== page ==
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40 floors later, Trek Up the Tower competitors catch their breath

40 floors later, Trek Up the Tower competitors catch their breath

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Counting her breaths and relaxing her muscles, Omahan Amber Dyer searched Saturday for the rest of her team after she finished running up 40 flights of stairs.

Although she was her team captain, Dyer didn’t know every member of the team, “Gettin’ High With Friends,” because some people recruited their friends. But she knew that somewhere in the First National Tower were about 30 teammates in matching T-shirts competing in the Trek Up the Tower.

This was Dyer’s seventh year of getting a team together to run up the stairs of the downtown Omaha building. The team’s focus this year was to cheer on their personal accomplishments and welcome returning members, such as the friend who had overcome cancer and was doing the trek with her former chemotherapy nurse.

“We feel relief that it’s over and accomplishment that we did it because for some of us, it’s a big deal to even make it,” Dyer said.


Riley Swope looks out over Omaha after finishing Trek Up the Tower at First National Tower on Saturday.

Trek Up the Tower is in its 14th year as a fundraiser, raising money for the Wellbeing Partners’ mission of promoting worksite wellness programs. The stairwell was filled with the sound of clapping and cheering as participants of all fitness levels climbed the stairs.

The 1,640 participants included 775 women and 865 men.

Chantelle Green, the race director, said this year’s trek marked the merger of two organizations. WELLCOM, the initial founder of Trek Up the Tower, merged with Live Well Omaha to create the new entity.

“This is a great event to display the best in us because people are so encouraging,” Green said. “There’s so much positivity.”

Green said the vertical mile challenge, which requires participants to make the trek 10⅓ times, has attracted more participants since being ranked as an official high-point race by TowerRunning USA.

Californian Michael Caviston, 58, said he has been competing in stair-climbing competitions for 10 years. Saturday was his first vertical mile in Omaha. He finished in 1 hour, 17 minutes and 26 seconds, good for seventh place in the men’s division.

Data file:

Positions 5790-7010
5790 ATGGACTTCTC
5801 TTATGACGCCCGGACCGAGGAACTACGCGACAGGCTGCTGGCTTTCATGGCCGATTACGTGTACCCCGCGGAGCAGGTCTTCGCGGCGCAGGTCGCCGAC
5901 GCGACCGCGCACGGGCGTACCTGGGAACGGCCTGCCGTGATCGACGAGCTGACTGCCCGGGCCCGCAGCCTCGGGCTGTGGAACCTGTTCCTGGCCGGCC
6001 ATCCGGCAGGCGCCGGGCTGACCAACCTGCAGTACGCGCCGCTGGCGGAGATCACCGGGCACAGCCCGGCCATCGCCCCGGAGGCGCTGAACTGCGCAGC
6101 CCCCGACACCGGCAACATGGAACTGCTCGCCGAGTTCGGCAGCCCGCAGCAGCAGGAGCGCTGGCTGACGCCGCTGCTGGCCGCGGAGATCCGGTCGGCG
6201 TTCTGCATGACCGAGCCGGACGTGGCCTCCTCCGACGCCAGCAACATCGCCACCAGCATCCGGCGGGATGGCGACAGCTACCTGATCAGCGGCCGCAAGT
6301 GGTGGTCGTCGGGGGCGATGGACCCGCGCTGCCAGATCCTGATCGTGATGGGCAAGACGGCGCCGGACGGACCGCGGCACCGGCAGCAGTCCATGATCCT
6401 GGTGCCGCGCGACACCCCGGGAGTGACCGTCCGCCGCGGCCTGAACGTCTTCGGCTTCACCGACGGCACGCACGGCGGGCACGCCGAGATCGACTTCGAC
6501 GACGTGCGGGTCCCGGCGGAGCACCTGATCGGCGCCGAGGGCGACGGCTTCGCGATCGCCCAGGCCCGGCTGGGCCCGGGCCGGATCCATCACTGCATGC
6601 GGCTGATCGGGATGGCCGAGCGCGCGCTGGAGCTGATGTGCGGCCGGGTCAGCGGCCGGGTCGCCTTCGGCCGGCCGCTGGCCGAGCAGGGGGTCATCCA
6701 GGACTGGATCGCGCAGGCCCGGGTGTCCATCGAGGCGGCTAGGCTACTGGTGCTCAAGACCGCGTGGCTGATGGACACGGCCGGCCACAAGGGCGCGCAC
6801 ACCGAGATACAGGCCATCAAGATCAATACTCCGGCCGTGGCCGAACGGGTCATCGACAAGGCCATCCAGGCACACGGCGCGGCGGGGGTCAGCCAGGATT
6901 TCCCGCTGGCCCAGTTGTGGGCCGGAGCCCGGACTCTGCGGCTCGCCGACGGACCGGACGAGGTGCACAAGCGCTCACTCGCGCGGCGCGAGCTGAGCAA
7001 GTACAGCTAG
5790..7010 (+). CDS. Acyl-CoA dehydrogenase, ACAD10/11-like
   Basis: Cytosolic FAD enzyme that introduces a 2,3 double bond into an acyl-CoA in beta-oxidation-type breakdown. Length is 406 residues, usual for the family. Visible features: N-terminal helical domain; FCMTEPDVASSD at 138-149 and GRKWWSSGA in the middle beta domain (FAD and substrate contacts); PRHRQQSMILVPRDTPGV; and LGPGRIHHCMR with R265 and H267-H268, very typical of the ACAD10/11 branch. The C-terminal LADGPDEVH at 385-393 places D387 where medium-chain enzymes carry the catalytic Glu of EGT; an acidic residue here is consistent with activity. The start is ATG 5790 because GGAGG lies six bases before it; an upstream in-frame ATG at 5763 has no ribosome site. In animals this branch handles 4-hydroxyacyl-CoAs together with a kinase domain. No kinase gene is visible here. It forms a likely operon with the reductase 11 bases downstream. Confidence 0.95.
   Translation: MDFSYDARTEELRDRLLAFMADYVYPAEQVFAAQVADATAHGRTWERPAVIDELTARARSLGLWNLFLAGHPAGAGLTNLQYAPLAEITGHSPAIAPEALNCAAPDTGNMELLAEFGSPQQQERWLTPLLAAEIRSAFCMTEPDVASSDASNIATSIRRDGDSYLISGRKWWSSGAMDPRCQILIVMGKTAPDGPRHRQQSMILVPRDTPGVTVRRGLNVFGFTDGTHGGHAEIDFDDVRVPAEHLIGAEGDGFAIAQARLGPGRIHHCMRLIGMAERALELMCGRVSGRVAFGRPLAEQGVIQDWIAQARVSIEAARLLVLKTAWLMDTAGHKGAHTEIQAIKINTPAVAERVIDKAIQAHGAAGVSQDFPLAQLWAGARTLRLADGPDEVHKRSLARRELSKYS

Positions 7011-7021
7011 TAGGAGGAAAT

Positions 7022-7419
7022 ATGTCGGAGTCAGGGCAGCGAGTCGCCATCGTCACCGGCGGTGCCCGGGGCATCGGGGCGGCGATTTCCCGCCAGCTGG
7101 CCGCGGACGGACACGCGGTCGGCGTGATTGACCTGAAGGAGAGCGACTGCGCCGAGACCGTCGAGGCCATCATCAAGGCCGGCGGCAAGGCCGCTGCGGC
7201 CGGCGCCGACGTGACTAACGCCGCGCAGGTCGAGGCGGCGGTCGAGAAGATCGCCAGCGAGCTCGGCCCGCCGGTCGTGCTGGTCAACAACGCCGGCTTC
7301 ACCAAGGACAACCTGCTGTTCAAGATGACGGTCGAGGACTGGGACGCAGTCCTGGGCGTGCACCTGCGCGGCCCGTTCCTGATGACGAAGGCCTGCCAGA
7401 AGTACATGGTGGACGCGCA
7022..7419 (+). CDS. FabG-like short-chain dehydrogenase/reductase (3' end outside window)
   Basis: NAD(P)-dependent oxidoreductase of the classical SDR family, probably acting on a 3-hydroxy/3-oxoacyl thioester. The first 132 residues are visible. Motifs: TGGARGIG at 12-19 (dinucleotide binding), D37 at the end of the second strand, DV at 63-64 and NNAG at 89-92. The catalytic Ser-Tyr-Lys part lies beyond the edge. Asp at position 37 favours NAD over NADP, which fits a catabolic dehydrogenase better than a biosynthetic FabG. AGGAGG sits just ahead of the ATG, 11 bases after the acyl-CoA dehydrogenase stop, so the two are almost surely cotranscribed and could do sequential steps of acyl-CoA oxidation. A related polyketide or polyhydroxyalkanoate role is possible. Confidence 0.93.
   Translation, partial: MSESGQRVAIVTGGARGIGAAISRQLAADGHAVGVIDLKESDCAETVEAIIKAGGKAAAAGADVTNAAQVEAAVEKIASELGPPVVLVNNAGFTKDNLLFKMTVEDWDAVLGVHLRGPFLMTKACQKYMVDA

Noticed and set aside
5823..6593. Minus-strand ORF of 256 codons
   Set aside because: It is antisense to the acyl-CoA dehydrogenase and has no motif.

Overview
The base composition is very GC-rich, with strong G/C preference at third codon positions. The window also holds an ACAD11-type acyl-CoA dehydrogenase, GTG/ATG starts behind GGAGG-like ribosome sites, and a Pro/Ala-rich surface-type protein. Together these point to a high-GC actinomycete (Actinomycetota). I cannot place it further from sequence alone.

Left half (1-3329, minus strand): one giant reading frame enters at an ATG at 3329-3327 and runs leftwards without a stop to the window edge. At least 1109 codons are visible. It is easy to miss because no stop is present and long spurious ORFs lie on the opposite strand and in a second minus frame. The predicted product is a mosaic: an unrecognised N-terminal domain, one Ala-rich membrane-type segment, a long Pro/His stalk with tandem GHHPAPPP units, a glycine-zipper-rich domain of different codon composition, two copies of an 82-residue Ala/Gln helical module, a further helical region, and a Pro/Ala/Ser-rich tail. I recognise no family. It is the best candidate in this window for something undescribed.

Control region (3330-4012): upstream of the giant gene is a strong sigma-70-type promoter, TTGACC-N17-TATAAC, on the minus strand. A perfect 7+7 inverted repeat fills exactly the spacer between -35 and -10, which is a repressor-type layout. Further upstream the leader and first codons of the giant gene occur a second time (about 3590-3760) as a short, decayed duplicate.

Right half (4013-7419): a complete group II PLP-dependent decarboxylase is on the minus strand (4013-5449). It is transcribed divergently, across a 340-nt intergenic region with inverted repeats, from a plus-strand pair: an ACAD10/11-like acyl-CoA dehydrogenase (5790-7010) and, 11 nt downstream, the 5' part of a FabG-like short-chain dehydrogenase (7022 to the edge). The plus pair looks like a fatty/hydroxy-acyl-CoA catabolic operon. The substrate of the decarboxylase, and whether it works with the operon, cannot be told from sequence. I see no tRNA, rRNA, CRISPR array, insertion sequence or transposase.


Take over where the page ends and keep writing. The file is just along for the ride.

Caviston’s next trip, he said, is to Las Vegas to compete in another stair-climbing competition and a half-marathon.

A vertical miler was the first person to finish 40 floors. Jason Larson, 36, of Golden Valley, Minnesota, finished in 5:07, just ahead of 37-year-old Omahan Ryan Long, who finished in 5:08. Larson also won the vertical mile with a time of 59 minutes, 43 seconds.


Jason Larson leads the elite runners during Trek Up the Tower at First National Bank on Saturday in Omaha.

Debbie Officer, 51, of Renton, Washington, was the first female finisher with a time of 6:29. She also won the women’s division vertical mile, finishing in 1 hour, 19 minutes. Carol Hohenthaner, 60, of Yankton, South Dakota, was second in the women’s division of the trek with a time of 6:32.

On top of the fundraising and competitive aspects, Trek Up the Tower also is a reminder to local firefighters of first responders’ efforts on 9/11 in New York’s twin towers.

“Many of us remember it like it was yesterday,” Papillion Fire Chief Bill Bowes said. “It’s a nice reminder that bad things do happen, and we need to be prepared for those.”

Bowes said this was his sixth year competing in the trek. He said he encourages his crew to participate wearing all their gear, which weighs about 50 pounds. That adds another challenge to the race and reminds them that they need to be physically fit, he said.

Bowes said he will participate for as many years as he can. He enjoys supporting the cause and reuniting with local firefighters.

“It hurts, but it’s a good hurt,” he said.

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